Boosting your PE IRR- by using subscription lines -is it a good idea?

August 1st, 2017

Private Equity often charges say 1.5% per annum management fees and 20 percent carry, usually over say an 8% preferred return to Investors. The annual management fee is generally calculated on committed capital ie when an LP (investor or “Limited Partner”) subscribes to a fund, the General Partner (“GP”) (the PE group) can usually ask for money any time they like for up to 5 or 6 years from the first close date.

Eliminate or reduce the management fee IRR drag

The management fee can create a notable drag on IRRs, as if say an LP commits $100m to a fund, then 1.5% is drawn down in management fees (plus other fees such as deal abort fees). So say the first year is a slow year for investing, and say only $10m of the $100m committed is drawn down for investments. So the management fees and expenses might be say 2%, so $2m in fees, on $10m invested, means that the first year fees to investors are 20% on deployed capital! This IRR drag can be reduced, where the PE group gets a bank to advance them these fees and expenses, where the bank charges a very low rate of interest, as the loan is “guaranteed” by the GPs Lps, which in many groups are triple AAA investors, and defaults are very rare.

Better still, buy your companies with much less equity

Indeed, where it can really count, some GPs can really max out returns, by boosting debt on a deal, (or not drawing the equity required from Lps) by again using the LPs “guarantees”. Say it is a $100m deal, and a bank will only lend $50m, so $50m equity is required, and the returns don’t look that great. The banks may lend another say $20m, with the additional debt implicitly guaranteed by the final LPs. So your returns are based $30m of equity, rather than $50m of equity, with cheap debt. Of course, as the Lps guarantees are often triple AAA, some Lps may persuade their bankers to lend much more. One can do the math on the huge IRR boost if more is lent by the bank with the LPs as guarantor.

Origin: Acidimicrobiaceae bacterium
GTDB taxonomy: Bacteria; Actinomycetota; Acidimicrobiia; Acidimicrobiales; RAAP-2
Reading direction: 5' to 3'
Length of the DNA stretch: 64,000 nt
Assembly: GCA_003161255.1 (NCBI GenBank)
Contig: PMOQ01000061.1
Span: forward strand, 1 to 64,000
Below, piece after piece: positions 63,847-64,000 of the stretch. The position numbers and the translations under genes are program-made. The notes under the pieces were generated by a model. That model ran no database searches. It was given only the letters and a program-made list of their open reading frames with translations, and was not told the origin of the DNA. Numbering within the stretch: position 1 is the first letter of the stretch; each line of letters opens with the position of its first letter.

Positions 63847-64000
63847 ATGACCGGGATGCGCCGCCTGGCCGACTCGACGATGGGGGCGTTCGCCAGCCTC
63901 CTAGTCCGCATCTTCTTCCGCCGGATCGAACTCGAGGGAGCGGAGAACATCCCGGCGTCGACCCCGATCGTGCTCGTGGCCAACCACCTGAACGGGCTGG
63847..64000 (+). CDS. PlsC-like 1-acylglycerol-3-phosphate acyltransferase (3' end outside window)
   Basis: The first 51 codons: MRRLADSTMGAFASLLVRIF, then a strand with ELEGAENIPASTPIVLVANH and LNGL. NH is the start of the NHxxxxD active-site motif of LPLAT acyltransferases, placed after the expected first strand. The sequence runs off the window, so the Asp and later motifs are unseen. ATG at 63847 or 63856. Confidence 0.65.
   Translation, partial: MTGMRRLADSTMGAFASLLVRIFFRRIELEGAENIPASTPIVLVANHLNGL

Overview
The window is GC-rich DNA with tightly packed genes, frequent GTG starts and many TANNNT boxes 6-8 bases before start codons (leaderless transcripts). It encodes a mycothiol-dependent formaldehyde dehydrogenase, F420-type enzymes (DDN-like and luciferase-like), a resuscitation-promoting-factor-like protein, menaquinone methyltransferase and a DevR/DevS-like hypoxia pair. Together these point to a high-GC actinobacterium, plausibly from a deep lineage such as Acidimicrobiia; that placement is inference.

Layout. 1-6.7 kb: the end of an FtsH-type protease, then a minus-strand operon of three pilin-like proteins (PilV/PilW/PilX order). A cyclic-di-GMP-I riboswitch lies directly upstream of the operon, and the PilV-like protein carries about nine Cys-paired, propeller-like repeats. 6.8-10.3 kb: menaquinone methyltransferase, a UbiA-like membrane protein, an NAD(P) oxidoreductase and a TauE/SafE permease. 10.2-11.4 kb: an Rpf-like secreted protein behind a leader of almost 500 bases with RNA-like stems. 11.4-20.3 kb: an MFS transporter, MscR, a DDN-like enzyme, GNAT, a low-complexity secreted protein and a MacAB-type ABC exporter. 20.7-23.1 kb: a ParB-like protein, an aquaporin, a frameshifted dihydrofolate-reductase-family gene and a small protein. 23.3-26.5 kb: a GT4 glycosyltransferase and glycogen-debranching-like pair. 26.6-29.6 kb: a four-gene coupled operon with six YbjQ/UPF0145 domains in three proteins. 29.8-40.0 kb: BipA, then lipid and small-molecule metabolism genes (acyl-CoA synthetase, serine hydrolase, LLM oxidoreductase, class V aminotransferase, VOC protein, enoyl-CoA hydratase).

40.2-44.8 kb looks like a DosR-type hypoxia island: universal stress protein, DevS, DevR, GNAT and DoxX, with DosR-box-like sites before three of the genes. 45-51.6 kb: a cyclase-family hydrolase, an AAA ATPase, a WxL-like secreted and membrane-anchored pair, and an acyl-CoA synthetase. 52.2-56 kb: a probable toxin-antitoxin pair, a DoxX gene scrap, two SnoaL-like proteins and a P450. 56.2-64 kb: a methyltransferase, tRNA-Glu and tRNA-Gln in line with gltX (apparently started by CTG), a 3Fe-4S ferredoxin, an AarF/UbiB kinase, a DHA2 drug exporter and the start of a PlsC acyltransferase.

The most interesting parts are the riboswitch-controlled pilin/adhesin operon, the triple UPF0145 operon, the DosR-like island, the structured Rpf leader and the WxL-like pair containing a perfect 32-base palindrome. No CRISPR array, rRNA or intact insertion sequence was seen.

As IRR is extremely time dependent, the longer you delay asking for money, and the sooner you hand it back, the better the IRR. So if you have your capital calls for your deals supplied by a bank instead, then you can hugely boost your IRRs. The bank is happy to supply the capital as they get to lend more and it has great creditworthiness. Imagine doing this on all of your deals, and the IRR effect. Also, as very many Private Equity GPs will not be allowed any carry at all by their LPs unless they first exceed an 8% IRR on the LPs investment, then there is even more incentive for GPs to manipulate their IRRs higher to ensure they actually get carry if their funds underperform. Of course there are other ways of calculating IRRs (4 principal ones) and many investors do not know the difference, where the difference in reported returns can be huge. Of course, as they say, “you cannot eat IRRs.” In other words, your IRRs go up, maybe a lot, but your multiple of money can drop as you have been paying out some of your multiple (and carry) in payments to the bank. So the GP sacrifices some of his carry to get a higher IRR that will allow him to raise much more money more easily (and therefore get more management fee which will offset some of the loss of carry).

Some very large Lps are very focussed on IRR performance as they are remunerated on the IRR outperformance of benchmarks, so they will likely be supportive of techniques that boost IRRs. But woe betide the GP that overgears / overlevers their deal using extra bank debt “guaranteed by the LPs”, and the portfolio company goes bust. I would not want to be the guy calling the LP to say “we lost all your money on this deal, and by the way please wire a bunch more money, which you will immediately lose, as we also need to wire that to bank to cover the guarantee..”

Systemic risk?

So does this extra leverage in portfolio companies create systemic risk? Without the statistics it is hard to say. But at the very least any investors in buyout funds should look a bit deeper and assess the real risk/ return dynamics. What if the subscription lines were pulled by the bank in a downturn? Lots of GPs would suddenly have to make large capital calls on their LPs. Those LPs, depending on the size of the capital calls might then have to sell other liquid assets eg treasuries, corporate bonds or equities, further inducing rapid market falls across the board. If that were to happen then one can expect a change in LP terms.

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